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Most Cordially Welcome

20 Apr

THOMA Classic Case of Madness invites you to read along with us for our next classic work:
The House of Mirth by Edith Wharton.

Gentleman novelist Louis Auchincloss said The House of Mirth was “uniquely authentic among American novels of manners.”

What is Wharton’s book about exactly?  Fashionable New York society.

Here’s a quote from the back of my Signet Classic edition:

Its heroine, Lily Bart, the poor relation of a wealthy woman, is beautiful, intelligent, and hopelessly addicted to the pleasures of a moneyed world of luxury and grace.  But, ironically, her delicacy of taste and moral sensibility–qualities representing the ideal goals of that world–render her unfit for survival in it.

Whew.  For a minute I thought we were going to have Madame Bovary all over again.  I’m glad to hear that Lily Bart has moral sensibilities.

New York Socialites are not enough of a reason to read along with us?
How about the fact that Edith Wharton grew up amidst those socialites and know what she’s talking about?
How about the fact that after eight male authors in a row, we have a female one?!

I will close my invitation with a last quote from the Signet Classic.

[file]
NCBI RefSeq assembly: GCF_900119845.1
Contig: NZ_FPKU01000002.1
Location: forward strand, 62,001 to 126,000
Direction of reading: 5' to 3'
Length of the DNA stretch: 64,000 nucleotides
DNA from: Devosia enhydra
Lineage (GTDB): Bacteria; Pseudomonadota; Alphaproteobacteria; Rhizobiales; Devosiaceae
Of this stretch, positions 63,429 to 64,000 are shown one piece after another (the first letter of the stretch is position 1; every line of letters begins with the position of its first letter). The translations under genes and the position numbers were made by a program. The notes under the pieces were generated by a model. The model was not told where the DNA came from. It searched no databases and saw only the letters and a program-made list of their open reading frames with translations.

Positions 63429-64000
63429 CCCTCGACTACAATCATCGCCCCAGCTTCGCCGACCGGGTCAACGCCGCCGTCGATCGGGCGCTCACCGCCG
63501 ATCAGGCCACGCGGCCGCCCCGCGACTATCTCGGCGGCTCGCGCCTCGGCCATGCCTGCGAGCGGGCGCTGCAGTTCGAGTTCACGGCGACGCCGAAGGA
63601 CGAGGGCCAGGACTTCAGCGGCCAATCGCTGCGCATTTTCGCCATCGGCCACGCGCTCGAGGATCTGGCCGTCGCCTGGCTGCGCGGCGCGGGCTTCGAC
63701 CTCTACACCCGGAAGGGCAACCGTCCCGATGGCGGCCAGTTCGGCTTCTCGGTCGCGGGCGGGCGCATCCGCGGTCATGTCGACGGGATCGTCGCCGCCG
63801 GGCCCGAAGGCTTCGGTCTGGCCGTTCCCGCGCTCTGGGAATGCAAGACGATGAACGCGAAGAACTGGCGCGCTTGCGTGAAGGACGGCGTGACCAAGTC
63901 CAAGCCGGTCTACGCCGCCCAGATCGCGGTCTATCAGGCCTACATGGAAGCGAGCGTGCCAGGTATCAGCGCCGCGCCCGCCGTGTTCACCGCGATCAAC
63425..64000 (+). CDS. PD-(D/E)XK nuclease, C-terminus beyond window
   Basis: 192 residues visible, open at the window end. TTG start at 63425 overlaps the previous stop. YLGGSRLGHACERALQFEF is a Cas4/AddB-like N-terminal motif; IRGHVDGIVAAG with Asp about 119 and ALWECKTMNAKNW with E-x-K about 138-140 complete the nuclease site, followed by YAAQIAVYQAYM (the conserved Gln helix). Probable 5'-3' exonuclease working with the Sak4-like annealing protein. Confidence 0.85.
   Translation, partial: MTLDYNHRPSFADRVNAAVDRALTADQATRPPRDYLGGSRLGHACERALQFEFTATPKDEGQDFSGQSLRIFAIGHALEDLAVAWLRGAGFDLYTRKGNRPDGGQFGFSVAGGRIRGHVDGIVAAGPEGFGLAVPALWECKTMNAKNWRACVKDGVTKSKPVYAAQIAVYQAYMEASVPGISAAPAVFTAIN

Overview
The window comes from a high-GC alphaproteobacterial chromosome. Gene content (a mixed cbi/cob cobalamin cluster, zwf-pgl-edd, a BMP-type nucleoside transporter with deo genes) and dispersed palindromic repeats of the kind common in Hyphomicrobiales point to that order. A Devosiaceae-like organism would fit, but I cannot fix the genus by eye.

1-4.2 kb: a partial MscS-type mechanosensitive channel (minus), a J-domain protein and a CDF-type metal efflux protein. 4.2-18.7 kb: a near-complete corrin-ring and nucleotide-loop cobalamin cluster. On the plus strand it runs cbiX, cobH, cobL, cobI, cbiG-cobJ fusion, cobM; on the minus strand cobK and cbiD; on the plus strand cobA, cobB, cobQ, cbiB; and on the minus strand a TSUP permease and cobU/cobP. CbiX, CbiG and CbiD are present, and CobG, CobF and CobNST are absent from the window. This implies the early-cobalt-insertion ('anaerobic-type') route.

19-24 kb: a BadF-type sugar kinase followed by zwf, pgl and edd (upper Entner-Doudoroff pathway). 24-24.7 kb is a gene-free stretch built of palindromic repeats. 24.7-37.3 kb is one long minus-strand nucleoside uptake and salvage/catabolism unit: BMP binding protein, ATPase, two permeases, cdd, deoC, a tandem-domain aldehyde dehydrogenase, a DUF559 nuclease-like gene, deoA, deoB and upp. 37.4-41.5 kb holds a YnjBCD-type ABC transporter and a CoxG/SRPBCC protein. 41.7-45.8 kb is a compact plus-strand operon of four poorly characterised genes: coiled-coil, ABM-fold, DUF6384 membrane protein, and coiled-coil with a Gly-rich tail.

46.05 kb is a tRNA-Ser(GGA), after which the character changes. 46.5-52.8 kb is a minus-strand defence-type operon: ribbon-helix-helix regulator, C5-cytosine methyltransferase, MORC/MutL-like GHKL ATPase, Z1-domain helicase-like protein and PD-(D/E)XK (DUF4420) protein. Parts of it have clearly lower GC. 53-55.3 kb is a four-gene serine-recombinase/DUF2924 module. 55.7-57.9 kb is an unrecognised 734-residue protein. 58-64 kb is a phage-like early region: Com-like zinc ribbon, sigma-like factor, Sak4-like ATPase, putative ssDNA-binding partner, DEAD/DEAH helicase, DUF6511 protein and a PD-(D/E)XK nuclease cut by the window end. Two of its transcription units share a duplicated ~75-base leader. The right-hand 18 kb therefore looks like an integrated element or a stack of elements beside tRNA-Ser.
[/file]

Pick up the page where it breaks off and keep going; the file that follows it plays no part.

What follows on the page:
The House of Mirth is “a brilliant portrayal of both human frailty and nobility, and a bitter attack on false social values.”

We would love to have you join us.

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The details…

SWB recommends this Signet Classic reprint edition..  I notice that the Kindle version is free.  SWB’s notes in the WEM book also say to skip Anna Quindlen’s introduction.  As faithful WEM students, we know to skip all introductions that are not written by the author herself.  Who wants hints to character motivation before even starting the book?  Not us certainly!  We may not be socialites, but we are rule followers.

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5 Comments

Posted by on April 20, 2013 in The House of Mirth

 

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5 responses to “Most Cordially Welcome

  1. Norma carey

    April 20, 2013 at 10:09 am

    You know I will join BUT have there been any classics written about a man looking for love in all the wrong places?

     
  2. Christine

    April 21, 2013 at 11:33 am

    Hmmm… I wonder about The Great Gatsby. Does that one count?

     
  3. Norma carey

    April 21, 2013 at 7:02 pm

    AAH – a possibility! Looks like I will be reading HOM while I babysit the garage sale items up at church. At least I was able to read a couple of novels in between. I did read Binchy’s last book, A Week in Winter – what a carefree delight!

     
  4. Patty Sessions

    April 22, 2013 at 1:06 am

    I’m in! Hm, my list for this year says “The Custom of the Country” and not “The House of Mirth.” Not that I know anything about either of them–maybe I’ll just switch them?

     
    • Christine

      April 22, 2013 at 7:45 pm

      Sorry, I’m not any help. The only Edith Wharton book that I’ve ever read was Ethan Frome… and that was many, many years ago.
      I say, “Yes! Switch!”

       

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